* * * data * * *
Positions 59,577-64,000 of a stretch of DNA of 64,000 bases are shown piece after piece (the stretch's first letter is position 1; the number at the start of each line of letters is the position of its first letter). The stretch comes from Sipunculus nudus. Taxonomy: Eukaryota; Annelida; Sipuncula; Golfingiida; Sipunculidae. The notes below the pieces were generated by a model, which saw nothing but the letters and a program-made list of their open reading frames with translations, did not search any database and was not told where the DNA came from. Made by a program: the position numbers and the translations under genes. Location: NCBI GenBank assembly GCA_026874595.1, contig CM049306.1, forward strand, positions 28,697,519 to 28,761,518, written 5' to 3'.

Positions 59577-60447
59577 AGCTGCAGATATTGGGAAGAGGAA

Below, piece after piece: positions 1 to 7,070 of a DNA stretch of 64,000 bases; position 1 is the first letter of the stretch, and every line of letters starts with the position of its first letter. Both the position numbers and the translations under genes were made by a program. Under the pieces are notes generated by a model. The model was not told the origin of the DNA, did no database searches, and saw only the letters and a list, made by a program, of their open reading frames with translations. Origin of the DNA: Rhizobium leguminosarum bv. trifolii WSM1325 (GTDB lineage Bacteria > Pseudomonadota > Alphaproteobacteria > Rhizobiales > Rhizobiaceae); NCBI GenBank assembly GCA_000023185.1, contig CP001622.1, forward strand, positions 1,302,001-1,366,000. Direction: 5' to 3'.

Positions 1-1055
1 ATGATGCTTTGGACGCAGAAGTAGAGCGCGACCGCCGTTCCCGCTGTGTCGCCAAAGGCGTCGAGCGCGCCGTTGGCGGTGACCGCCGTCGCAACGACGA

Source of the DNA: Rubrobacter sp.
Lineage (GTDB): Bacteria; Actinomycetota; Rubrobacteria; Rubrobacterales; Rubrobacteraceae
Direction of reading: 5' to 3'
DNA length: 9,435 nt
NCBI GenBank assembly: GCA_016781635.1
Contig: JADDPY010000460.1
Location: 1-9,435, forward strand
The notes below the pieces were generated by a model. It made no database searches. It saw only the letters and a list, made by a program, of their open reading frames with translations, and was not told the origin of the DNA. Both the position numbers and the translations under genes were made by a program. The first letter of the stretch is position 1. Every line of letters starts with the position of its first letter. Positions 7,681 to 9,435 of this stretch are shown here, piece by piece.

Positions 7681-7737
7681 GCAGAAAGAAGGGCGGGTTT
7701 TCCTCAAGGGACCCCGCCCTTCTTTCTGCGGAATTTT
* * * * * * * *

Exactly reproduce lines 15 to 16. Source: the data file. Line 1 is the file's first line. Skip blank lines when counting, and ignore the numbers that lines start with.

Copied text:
Positions 7681-7737
7681 GCAGAAAGAAGGGCGGGTTT